Cyber Theft of Brokerage Accounts A Growing Concern; 88% Of B/Ds Have Experienced A HackMark Melin
As cyber attacks on banks garner attention in financial services, it might be a brokerage account that is most at risk. The vast majority of broker-dealers and investment advisers have been the target of cyber-attacks, but most don’t offer any guarantee to make the clients whole if their account is drained.
For brokerage firms, understanding where they are exposed is part of the solution, with a recently developed Cyber Defense Scoresheet the latest tool to assist.
Fully 88% of broker-dealers and 74% of investment advisers have experienced a cyber-attack, according to a 2015 Securities and Exchange Commission survey.
“Nearly half of an advisor’s clients have already had their personal information compromised in some way,” said Louis Harvey, DALBAR’s CEO. “It’s a matter of time before cyber villains start to use this information to steal assets in a big way.”
With high profile financial firms such as Equifax recently being in the news for cyber hacking incidents, the issue is also one that could mainly touch the asset management business, mainly when an account is hacked and assets are illegally transferred.
Brendan Yeager, a director at DALBAR, notes that most financial advisors don’t think about cybersecurity until it impacts them or their customers. “Most cybersecurity efforts are remaining static,” he said of efforts to address the problem, “while the cyber-criminal is constantly changing their approach,” looking for new ways to penetrate a brokerage firm, mutual fund or other financial firms to transfer assets illegally.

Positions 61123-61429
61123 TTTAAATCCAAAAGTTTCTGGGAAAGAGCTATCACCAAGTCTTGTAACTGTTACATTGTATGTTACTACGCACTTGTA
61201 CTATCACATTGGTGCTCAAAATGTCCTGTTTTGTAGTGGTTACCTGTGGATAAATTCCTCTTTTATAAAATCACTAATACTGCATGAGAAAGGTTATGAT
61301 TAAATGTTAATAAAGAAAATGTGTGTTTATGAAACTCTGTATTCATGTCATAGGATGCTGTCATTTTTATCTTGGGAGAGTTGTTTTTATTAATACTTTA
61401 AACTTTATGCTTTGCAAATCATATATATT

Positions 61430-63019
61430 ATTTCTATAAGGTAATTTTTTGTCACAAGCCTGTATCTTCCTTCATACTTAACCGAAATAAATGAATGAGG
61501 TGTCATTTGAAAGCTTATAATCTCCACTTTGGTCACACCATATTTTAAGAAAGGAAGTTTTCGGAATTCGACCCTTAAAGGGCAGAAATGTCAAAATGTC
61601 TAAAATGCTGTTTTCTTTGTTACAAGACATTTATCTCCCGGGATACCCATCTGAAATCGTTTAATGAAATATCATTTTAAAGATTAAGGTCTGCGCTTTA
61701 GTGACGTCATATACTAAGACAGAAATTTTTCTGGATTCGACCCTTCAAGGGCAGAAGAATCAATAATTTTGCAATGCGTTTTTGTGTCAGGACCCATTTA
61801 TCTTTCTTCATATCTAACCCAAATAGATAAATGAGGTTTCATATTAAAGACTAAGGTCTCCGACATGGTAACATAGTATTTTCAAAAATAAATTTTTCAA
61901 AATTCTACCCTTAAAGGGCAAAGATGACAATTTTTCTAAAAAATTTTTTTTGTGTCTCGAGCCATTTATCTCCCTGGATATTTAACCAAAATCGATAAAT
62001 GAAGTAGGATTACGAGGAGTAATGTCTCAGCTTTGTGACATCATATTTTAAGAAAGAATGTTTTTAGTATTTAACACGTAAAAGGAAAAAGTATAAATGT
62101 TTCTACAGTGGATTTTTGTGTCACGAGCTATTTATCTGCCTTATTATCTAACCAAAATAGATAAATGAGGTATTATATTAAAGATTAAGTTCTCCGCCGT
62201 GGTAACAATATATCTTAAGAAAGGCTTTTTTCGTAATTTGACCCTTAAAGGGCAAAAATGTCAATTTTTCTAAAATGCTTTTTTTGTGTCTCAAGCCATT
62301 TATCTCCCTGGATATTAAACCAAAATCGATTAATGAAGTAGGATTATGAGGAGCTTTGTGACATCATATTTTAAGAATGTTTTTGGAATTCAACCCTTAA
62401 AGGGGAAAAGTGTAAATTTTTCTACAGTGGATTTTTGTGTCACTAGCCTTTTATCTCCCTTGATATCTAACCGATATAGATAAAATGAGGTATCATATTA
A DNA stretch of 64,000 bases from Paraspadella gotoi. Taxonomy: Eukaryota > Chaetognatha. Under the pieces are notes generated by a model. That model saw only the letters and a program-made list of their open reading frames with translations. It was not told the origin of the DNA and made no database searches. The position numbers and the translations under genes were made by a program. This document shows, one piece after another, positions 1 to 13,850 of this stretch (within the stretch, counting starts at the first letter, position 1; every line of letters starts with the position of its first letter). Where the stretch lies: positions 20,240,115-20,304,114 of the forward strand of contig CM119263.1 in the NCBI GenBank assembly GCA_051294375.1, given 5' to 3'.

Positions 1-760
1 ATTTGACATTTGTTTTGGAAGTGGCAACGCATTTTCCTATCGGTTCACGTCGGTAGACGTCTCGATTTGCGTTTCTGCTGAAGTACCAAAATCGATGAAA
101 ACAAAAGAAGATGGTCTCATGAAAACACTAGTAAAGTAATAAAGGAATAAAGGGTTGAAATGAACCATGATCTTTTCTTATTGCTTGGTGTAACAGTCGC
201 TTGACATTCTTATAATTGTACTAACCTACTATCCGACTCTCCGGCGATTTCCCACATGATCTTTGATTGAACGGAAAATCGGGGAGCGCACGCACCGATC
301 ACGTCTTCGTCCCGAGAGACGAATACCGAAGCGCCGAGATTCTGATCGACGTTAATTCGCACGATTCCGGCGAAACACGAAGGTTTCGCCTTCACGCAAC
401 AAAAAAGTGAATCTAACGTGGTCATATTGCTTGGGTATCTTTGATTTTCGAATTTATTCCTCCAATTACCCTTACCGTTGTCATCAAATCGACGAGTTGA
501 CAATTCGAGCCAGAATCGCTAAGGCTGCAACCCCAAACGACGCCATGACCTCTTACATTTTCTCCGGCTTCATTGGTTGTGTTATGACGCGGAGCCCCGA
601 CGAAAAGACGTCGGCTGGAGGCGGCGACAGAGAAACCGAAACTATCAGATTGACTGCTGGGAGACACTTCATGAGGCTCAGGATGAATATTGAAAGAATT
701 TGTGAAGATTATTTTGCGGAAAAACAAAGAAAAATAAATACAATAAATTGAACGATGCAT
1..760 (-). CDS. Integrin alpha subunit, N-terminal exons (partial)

When a brokerage firm is hacked, and funds are illegally transferred, there is often no insurance covering such an incident and the investors is mostly unprotected. In 2015, however, all five of the top brokerage firms surveyed reimbursed investors whose money was lost to cybercrime due to no fault of their own. Likewise, Yeager says that in instances he is aware of, the brokerage firm has made the client whole when they have taken steps to protect their account.
“Cyber fraud is moving to an industrial level,” he said, pointing to a business model where attackers can look to rob someone while working on the other side of the world. There is no one single best defense, but rather a combination of efforts that can help advisers protect their client assets. Asking clients for their personal information, such as a Social Security number to identify themselves, is no longer enough as this information can be relatively quickly found on the dark web.
To help asset management firms assess their cyber defenses, DALBAR has released a “Cyber Defense Scoresheet” that provides an individual assessment of a brokerage firms cybersecurity efforts. The Excel spreadsheet asks questions about the firm’s security efforts, such as if they require biometrics to access account information or have a procedure in place for multiple login attempts. A grade is given to the brokerage executive right from the form based on the answers.
“Highly active omnibus accounts with large balances can be singled out” by the hackers, he said. “Millions of dollars could be siphoned from these accounts without alarm. On the other hand, large numbers of inactive low-interest accounts that are orphaned or abandoned may be easy targets for cyber villains.”
Yeager notes that ideally there are different levels of security depending on what information is being accessed and if the security level involves the withdrawal of funds. When a customer can withdraw funds online, that level of security needs to be the most secure, with multiple checkpoints and a stringent process required if account information such as email address or a phone number is changed.